Museum press release
The Hofstra Museum presents the exhibition Playing, learning, working in Amsterdam’s Golden Age: Jan Luyken’s Mirrors of daily life at the Emily Lowe Gallery, Hofstra Museum, Hempstead, New York, September 21-December 5, 2004. The exhibition features more than 110 prints and drawings by Dutch author/illustrator Jan Luyken (1649-1712) and are on loan from the Amsterdams Historisch Museum. Dr. Donna R. Barnes, Professor of Education at Hofstra University, is the guest curator.
The displayed pen-and-ink drawings and prints come from four different emblem books, authored by Jan Luyken. The images trace the human life cycle from birth to death, with special attention paid to childhood; schooling; the world of daily occupations in Amsterdam’s artisanal workshops, butcher shops and bakeries, industries and shipyards; life at home where domestic chores consumed women’s time and energies; and the customs surrounding death and dying.
Luyken’s emblem books consisted of images and scenes from daily life that were accompanied by rhymed verses and/or Bible passages from Protestant versions of the Old and New Testaments. The images were originally meant to be a stimulus to religious or moralistic thought, a form of spiritual inspiration. “Today Luyken’s images can be viewed as small mirrors reflecting aspects of 17th –century Dutch domestic and cultural life,” according to Dr. Barnes. “His religious sentiments no longer resonate strongly for today’s audiences, but the imagery continues to fascinate viewers.”
“Luyken’s graphic works transport us back in time, providing intimate glimpses into the world known by the Dutch colonists who came to Nieuew Netherland in the 1600s,” Barnes noted. “The daily life depicted by Jan Luyken was very familiar to those who settled on Lang Eylant, Nieuw Amsterdam, and in many communities in New Netherland stretching from what is now Delaware, Pennsylvania, New Jersey, and up the Hudson Valley to Albany, New York.”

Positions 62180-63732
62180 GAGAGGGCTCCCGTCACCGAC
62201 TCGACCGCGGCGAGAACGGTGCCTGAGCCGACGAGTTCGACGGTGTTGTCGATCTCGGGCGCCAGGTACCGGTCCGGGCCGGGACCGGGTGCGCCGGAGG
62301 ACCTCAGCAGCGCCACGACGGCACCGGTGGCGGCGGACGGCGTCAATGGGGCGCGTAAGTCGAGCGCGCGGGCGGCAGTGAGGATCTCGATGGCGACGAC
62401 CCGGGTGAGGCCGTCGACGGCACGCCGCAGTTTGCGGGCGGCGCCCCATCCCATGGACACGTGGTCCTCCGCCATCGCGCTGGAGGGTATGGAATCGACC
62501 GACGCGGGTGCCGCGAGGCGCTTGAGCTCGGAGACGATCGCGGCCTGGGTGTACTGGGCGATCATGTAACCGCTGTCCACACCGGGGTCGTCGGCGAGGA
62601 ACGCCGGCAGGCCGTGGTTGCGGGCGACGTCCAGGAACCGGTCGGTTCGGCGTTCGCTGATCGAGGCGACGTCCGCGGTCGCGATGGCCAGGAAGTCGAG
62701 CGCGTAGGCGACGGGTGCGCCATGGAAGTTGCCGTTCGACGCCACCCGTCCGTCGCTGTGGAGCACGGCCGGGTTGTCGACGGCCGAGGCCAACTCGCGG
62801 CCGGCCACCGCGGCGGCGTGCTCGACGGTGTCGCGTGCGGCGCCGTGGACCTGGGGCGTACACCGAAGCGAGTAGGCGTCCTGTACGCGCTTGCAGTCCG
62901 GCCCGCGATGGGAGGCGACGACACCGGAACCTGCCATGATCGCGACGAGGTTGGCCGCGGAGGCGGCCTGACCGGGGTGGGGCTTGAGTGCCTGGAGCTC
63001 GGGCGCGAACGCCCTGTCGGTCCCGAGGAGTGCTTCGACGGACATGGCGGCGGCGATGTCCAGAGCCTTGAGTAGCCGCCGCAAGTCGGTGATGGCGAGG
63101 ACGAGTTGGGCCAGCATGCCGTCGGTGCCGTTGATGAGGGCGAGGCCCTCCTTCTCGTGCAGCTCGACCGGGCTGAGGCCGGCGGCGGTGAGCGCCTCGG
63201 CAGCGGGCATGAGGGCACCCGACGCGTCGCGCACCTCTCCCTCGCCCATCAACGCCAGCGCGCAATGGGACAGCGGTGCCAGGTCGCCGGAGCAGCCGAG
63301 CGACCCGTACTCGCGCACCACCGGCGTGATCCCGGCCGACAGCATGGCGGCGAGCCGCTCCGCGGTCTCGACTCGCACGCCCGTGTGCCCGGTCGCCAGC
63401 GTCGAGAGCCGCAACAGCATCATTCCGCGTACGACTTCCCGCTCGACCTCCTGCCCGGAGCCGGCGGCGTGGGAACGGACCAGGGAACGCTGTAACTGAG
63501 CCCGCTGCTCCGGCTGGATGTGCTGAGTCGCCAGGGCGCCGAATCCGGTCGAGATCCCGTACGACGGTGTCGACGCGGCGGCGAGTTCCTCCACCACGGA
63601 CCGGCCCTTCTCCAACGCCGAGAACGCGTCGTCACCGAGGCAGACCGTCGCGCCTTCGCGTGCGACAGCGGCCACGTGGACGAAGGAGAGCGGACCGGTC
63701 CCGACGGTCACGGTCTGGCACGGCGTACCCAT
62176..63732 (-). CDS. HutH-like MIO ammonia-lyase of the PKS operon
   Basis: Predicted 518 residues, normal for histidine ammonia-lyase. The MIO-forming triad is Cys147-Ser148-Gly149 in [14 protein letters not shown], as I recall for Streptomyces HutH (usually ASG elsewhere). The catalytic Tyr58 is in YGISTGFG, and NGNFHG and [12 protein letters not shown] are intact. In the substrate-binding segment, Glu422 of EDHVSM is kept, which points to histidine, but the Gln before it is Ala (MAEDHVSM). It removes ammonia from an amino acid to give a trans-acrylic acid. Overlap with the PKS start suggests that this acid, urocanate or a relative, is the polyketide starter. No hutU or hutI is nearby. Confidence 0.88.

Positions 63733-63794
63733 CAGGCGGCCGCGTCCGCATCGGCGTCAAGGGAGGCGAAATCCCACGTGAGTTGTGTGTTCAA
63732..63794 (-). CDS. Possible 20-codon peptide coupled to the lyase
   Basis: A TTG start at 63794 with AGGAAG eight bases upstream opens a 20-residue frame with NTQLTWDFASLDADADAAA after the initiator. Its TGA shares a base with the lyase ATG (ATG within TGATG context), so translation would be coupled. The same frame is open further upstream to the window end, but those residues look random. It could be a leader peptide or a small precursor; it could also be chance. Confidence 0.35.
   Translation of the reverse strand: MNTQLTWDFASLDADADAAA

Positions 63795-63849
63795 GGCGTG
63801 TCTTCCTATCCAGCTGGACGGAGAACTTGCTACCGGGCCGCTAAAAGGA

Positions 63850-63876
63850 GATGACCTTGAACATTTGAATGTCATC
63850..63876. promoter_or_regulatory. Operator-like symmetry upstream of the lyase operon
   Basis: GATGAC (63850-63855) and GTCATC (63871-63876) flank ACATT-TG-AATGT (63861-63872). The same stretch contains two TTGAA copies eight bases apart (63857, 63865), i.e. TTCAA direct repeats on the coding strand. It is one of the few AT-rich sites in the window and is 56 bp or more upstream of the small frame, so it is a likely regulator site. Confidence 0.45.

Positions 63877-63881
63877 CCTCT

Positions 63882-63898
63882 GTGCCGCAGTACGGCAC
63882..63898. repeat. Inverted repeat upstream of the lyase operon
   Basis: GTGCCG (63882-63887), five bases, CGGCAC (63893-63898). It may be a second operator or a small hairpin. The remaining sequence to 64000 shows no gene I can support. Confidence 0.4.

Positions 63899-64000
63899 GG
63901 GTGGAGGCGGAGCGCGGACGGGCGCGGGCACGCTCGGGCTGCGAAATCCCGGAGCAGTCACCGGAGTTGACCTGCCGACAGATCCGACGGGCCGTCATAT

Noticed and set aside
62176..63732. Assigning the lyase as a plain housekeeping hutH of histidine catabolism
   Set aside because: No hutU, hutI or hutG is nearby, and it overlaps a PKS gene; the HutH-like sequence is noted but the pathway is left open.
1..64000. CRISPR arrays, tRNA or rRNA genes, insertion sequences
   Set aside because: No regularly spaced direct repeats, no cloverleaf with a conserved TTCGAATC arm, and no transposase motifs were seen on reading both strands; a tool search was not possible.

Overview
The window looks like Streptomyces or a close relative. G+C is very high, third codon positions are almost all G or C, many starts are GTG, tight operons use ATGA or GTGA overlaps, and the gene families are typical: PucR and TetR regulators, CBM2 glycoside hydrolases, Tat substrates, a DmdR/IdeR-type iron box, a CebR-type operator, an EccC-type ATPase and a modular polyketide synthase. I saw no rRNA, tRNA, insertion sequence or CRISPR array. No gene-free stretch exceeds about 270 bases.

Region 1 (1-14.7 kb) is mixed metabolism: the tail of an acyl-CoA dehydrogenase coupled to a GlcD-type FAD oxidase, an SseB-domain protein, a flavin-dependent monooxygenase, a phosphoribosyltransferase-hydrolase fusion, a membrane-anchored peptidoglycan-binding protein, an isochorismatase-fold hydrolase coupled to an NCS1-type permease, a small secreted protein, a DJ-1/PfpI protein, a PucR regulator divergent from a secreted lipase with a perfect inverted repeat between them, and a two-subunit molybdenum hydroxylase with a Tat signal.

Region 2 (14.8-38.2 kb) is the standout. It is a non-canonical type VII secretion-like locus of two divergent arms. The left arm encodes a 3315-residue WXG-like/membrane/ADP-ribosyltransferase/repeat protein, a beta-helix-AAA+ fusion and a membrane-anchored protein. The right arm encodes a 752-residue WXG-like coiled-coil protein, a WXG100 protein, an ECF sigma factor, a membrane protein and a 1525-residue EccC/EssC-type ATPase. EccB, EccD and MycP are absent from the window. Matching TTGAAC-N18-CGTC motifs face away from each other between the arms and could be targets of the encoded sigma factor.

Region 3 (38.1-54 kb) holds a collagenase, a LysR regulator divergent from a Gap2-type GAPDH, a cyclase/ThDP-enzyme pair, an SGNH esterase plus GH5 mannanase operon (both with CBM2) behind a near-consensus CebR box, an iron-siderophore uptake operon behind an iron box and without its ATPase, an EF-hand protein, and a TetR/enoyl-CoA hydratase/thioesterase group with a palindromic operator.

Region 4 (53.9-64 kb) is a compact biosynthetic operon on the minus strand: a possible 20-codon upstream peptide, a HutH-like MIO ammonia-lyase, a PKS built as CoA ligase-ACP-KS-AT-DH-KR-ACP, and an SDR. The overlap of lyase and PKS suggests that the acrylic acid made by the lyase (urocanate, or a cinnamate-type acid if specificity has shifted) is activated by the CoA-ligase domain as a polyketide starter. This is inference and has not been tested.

Jan Luyken was an exceptionally prolific illustrator during the last quarter of the 17th century and first decade of the 18th century. He produced illustrations for more than 500 different books published in Holland, ranging from illustrated copies of the New Testament; books on accounting, shipbuilding and pharmacy; travel books for those curious about Asia; to books focused on Mennonite thought and the history of Spanish atrocities against Protestant martyrs during the Eighty Years War. He was also the author of 11 books, for which he provided illustrations.
The four volumes in this exhibition include Het Menselyk Bedryf (The Mirror of Human Occupations) published in 1694; Het Leerzaam Huisraad (The Instructive Household Furnishings), and Bijkorf des Gemoeds (The Beehive of the Mind) both published in 1711; and Des Menschen Begin, Midden en Einde(The Beginning, Middle and End of Man) published in 1712 shortly after Jan Luyken’s death.
There will be a reception for the exhibition on Friday, October 1, 2004, from 4:30-6:30 p.m. at the Emily Lowe Gallery.